Ron Galloway is co-producer of “Why Wal-Mart Works & Why That Drives Some People Crazy,” a documentary designed as a counter to Robert Greenwald‘s “Wal-Mart: The High Cost of Low Price.” Galloway’s movie has sold about 10,000 copies, while Greenwald’s film criticizing Wal-Mart sold nearly 100,000 DVDs in its first month after release.

Other members of the steering committee are Lupita Colmenero, a Hispanic newspaper publisher in Dallas; Maria de Lourdes Sobrino, founder and CEO of Lulu’s Desserts; Barbara Kasoff, an advocate for women in small business; Barbara King, pastor of a non-denominational church in Atanta; Chris Lewis of the Wheelchair Foundation; Courtney Lynch, a motivational speaker; Betty Miller, an educator from Florida; cartoonist Martha Montoya; and Catherine Smith, a women’s business consultant.

Chris Sanders, a seminary-trained labor lawyer and member of Highland Baptist Church in Louisville, Ky., said the name “Working Families for Wal-Mart” is a misnomer.

“The working families I know aren’t for Wal-Mart, because Wal-Mart doesn’t pay a living wage for families,” Sanders, general counsel for United Food and Commercial Workers Local 227 in Louisville, told EthicsDaily.com. “Wal-Mart is not for working families.”

Economists say supercenters like Wal-Mart’s save consumers money both directly–through offering lower prices than traditional supermarkets–and indirectly, by forcing other outlets to lower prices to remain competitive.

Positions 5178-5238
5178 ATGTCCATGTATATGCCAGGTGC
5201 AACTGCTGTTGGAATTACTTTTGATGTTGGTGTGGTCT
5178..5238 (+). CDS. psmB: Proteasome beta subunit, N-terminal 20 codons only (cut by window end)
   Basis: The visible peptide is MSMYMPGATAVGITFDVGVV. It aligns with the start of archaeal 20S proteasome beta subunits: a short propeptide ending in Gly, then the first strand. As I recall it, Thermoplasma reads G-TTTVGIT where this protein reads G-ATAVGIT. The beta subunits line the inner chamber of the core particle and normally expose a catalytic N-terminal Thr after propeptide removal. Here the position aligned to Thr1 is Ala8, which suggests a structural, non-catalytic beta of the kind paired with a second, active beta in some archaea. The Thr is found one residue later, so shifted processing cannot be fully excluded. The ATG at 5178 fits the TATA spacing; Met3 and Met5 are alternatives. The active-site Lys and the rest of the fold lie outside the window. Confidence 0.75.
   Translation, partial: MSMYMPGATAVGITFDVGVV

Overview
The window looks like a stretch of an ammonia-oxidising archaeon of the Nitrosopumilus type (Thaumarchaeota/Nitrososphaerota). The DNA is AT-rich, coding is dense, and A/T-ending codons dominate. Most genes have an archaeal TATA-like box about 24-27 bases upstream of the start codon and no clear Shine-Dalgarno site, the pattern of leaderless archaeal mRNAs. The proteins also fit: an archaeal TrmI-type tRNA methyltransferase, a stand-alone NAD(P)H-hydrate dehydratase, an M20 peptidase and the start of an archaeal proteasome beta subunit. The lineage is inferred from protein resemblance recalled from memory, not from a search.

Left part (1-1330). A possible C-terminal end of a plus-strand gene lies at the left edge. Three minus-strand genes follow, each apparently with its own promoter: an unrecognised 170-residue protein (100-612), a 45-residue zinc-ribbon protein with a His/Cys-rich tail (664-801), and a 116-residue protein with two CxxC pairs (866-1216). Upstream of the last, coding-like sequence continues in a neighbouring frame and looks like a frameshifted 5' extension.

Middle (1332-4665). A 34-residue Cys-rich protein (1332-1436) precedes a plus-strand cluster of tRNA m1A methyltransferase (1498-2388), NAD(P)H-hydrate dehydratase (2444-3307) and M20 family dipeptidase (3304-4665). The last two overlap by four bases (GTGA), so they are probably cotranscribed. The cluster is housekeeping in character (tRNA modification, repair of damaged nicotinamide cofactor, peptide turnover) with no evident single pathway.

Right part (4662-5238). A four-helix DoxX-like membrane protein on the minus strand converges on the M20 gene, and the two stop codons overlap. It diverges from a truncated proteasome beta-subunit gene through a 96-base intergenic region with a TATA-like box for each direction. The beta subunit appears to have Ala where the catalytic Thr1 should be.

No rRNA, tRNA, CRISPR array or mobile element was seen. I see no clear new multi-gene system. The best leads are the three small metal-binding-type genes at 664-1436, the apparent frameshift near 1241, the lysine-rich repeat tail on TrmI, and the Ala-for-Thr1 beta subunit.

But studies also suggest those savings come at a cost. In many parts of the country, grocery workers are unionized. Wal-Mart is not, and as a supercenter gains a market share in a community, wages and benefits for grocery workers can fall significantly.

A recent study by three economists at the Public Policy Institute of California found that while there is some evidence that the opening of a Wal-Mart store increases a community’s overall employment by about 2 percent, it reduces employment in the retail sector by 2 to 4 percent and reduces total payrolls per person by nearly 5 percent.

Wal-Mart is the largest retail chain in the world. Since opening its first store in Rogers, Ark., in 1962, it has grown to employ more than 1.2 million workers in about 3,600 stores. That accounts for just below 1 percent of the total employment in the United States and nearly 10 percent of retail workers. It exceeds the number of high-school or middle-school teachers, and is just under the size of the elementary-teacher workforce.

With the opening of its first supercenter in 1988, Wal-Mart entered the grocery sector, capitalizing on its already strong customer identification. Today it is the nation’s largest grocer, with a 19 percent market share, and the third-largest pharmacy.

In 1985 Wal-Mart launched a popular and well-publicized “Buy American” campaign, pledging to buy American when possible and paying a premium for goods produced in the U.S. In 1992, “Dateline NBC” aired a segment alleging that Wal-Mart was producing private-label clothes in Bangladesh, smuggling Chinese garments in excess of U.S. quotas and placing imported clothes on racks marked “Made in the U.S.A.”

References to the “Buy American” campaign disappeared both in the press and Wal-Mart publications by 1993, perhaps because the growth in the number of stores surpassed a threshold where buying American could continue to maximize profits.

Today Wal-Mart accounts for 10 percent of U.S. imports from China. While Wal-Mart does not publicly disclose its import volume, media have reported that Wal-Mart accounted for about $18 billion in imported goods from China in fiscal 2004. Estimates are that 80 percent of Wal-Mart’s global suppliers are in China and that 70 percent of its products are made there.

Bob Allen is managing editor of EthicsDaily.com.